FIG. 9 shows in a flowchart an example of a method of translating event element icons 62 into event element data (180), in accordance with an example of the event analysis system 30. The method begins with processing the status of an event element icon 62 (182) (i.e., its location and relationships in the grid). Next, corresponding event element analysis data 72 is generated (184) and corresponding event element graphical representation data 74 is generated (186). Next, an event element item corresponding to the event element icon 62 is generated and populated with the event analysis data 72 and the graphical representation data 74 (188). If there are more event element icons to process (190), then steps (182) to (188) are repeated. Otherwise (190), the event element data is saved to the database (192). The method (180) is done (194).

FIG. 10 shows an example of the event analysis system software architecture 200, in accordance with an embodiment of the event analysis system 30. The event analysis system software architecture 200 comprises a web browser 202 application for displaying web pages or web-based user interfaces, a web server 14 for hosting web pages or web page applications, an application server 16 for hosting transaction-based applications, an event classification module 204 for mapping an event element to an event element identifier 114, and a repository or database 206. The web server 14 includes the event analysis system 30 having the presentation module 32, controller module 34 and the data module 36. The application server 16 includes a customer resource management (CRM) application 208. A commercially available CRM application may be used. The web browser 202 application exchanges requests and responses with the web server 14 hosting the event analysis system 30 for displaying and updating the event analysis system's user interface in the web browser application. Alternatively, some application logic components of the event analysis system 30 can be hosted on the application server 16. The presentation module 32 communicates with the controller module 34, which in turn communicates with the data model module 36. Preferably, XML is used for data transfer between the presentation module and the data model module. The event analysis system 30 communicates with the CRM application 158 on the application server 16 via an application programming interface (API) to retrieve and save event data from and to the database 206. Alternatively, the event analysis system 30 may also communicate directly with the database and not require the CRM application 208. The CRM application 208 communicates with both the event classification module 204 and the database 206. Alternatively, the event analysis system 30 may also communicate directly with the event classification system 204.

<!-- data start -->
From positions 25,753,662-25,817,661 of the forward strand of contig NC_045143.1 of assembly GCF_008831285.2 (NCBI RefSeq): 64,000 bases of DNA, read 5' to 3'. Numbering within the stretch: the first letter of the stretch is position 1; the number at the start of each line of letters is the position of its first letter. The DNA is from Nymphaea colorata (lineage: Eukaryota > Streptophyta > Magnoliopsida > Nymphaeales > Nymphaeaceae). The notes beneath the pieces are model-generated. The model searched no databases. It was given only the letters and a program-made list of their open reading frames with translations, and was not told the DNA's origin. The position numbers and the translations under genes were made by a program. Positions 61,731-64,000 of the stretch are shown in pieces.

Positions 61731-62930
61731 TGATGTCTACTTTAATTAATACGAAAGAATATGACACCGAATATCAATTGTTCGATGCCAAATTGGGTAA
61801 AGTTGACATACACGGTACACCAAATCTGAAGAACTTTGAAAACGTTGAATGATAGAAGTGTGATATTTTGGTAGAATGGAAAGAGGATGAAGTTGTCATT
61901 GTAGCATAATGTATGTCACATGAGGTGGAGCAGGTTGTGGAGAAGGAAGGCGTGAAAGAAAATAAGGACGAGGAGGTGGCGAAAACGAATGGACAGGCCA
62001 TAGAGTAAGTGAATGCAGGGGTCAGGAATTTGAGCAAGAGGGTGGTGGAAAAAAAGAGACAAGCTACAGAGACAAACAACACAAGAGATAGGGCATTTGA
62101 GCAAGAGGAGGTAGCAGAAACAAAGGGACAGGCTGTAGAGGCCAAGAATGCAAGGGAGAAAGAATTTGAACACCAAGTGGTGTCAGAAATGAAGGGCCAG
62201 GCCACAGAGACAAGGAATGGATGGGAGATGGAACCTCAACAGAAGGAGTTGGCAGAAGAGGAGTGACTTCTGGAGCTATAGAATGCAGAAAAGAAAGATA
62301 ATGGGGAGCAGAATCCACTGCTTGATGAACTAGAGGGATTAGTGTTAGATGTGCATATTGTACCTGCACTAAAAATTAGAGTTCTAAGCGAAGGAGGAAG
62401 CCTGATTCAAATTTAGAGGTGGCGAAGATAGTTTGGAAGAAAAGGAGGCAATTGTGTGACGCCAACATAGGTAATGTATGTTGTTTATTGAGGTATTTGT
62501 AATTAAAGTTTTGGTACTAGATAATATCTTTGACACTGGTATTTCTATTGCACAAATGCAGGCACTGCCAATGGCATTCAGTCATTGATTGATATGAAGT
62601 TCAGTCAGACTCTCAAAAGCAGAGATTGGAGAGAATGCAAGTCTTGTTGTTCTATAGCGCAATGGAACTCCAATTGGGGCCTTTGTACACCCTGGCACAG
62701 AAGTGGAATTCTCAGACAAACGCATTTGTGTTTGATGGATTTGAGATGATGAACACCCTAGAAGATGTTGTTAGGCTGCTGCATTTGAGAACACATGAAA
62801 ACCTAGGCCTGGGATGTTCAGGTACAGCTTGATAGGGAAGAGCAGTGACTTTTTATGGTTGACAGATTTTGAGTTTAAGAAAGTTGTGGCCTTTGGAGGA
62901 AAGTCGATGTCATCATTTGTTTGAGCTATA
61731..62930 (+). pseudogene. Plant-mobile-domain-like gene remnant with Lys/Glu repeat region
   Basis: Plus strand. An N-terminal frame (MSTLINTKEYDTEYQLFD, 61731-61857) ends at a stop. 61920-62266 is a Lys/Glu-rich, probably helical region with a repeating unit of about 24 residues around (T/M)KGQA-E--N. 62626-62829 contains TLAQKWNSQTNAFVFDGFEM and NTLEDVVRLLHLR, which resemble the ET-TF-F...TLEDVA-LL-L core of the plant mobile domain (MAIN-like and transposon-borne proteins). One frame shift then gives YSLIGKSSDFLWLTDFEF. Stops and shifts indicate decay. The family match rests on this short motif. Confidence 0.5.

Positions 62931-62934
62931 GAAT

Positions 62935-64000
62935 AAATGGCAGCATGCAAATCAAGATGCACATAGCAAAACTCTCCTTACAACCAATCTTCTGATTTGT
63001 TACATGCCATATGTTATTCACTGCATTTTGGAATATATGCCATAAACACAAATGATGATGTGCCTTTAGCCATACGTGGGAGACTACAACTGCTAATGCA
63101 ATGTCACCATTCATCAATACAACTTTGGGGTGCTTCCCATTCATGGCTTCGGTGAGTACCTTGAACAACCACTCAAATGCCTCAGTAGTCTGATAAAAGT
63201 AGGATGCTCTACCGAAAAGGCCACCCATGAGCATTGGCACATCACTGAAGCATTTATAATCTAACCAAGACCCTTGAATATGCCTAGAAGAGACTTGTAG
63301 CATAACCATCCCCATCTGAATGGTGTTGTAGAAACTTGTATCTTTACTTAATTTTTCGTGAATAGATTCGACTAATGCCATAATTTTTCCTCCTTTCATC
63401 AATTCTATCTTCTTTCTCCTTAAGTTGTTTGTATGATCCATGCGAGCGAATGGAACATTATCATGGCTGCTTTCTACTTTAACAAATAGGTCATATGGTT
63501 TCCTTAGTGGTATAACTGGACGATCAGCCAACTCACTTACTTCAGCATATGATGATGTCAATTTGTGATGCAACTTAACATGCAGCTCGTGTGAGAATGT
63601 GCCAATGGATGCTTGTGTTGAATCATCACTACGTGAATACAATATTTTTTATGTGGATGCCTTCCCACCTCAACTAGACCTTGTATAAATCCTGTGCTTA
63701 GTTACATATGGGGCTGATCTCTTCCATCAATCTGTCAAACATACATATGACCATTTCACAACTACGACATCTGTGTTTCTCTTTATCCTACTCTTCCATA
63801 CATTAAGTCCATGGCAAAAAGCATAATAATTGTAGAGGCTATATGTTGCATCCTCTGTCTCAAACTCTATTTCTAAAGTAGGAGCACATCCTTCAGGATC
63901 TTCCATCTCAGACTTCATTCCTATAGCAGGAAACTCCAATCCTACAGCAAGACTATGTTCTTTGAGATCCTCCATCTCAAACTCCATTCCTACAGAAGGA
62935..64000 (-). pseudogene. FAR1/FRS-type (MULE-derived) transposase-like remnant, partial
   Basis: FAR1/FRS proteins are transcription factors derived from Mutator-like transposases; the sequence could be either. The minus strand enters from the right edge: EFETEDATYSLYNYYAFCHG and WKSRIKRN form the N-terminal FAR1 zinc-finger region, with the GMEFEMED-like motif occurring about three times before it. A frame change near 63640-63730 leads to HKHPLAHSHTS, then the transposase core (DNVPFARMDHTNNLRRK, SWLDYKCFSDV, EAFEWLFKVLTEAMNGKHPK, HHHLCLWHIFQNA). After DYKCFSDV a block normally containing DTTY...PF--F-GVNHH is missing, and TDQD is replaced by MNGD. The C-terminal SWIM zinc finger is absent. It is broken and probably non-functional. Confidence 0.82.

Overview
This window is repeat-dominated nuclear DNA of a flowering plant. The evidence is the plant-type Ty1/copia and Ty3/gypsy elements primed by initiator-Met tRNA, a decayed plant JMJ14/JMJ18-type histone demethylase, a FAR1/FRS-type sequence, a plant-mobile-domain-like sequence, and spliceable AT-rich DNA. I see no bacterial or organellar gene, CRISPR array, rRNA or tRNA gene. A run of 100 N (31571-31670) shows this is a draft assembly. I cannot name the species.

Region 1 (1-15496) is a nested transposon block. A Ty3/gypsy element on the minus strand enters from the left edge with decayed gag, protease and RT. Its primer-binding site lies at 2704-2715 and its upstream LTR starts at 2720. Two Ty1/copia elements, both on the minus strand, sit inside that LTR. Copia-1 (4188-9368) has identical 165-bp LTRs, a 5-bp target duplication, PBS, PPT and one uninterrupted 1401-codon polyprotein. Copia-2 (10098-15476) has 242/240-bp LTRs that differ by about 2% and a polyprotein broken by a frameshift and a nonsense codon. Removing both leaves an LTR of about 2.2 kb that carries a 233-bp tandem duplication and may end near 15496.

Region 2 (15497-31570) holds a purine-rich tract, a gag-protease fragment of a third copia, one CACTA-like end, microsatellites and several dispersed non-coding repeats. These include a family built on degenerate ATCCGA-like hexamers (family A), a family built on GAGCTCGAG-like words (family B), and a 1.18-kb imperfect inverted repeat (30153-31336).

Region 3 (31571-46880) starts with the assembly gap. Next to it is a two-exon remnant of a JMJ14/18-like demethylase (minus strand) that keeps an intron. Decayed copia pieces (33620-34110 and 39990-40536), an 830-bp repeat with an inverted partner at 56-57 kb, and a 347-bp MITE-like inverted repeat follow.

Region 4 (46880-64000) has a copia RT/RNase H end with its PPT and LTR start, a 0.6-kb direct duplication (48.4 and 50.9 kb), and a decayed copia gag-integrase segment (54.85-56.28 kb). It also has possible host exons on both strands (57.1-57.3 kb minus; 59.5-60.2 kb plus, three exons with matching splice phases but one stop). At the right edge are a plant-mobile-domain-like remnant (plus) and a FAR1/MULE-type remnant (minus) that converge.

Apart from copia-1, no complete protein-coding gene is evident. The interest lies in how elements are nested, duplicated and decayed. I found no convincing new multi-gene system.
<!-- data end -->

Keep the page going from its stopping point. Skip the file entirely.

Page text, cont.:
The event analysis system 30 can be used to bring the following advantages to the clinical analysts who are target users of the event analysis system 30: efficient sequencing of event elements since a user is able to visually sequence, effective quality assessment and continuous quality improvement process since a user is able to visually assess and improve sequences and orders, error detection, a mechanism to transfer knowledge, and a simpler way to present the results of sequencing. The usability objective for the event analysis system 30 is to allow intuitive, effective, responsive user interactions. Advantageously, the event analysis system UI comprises the following qualities:

Intuitive—Minimizes the number of steps required to complete a task. Improves user interaction with actions such as “drag and drop”.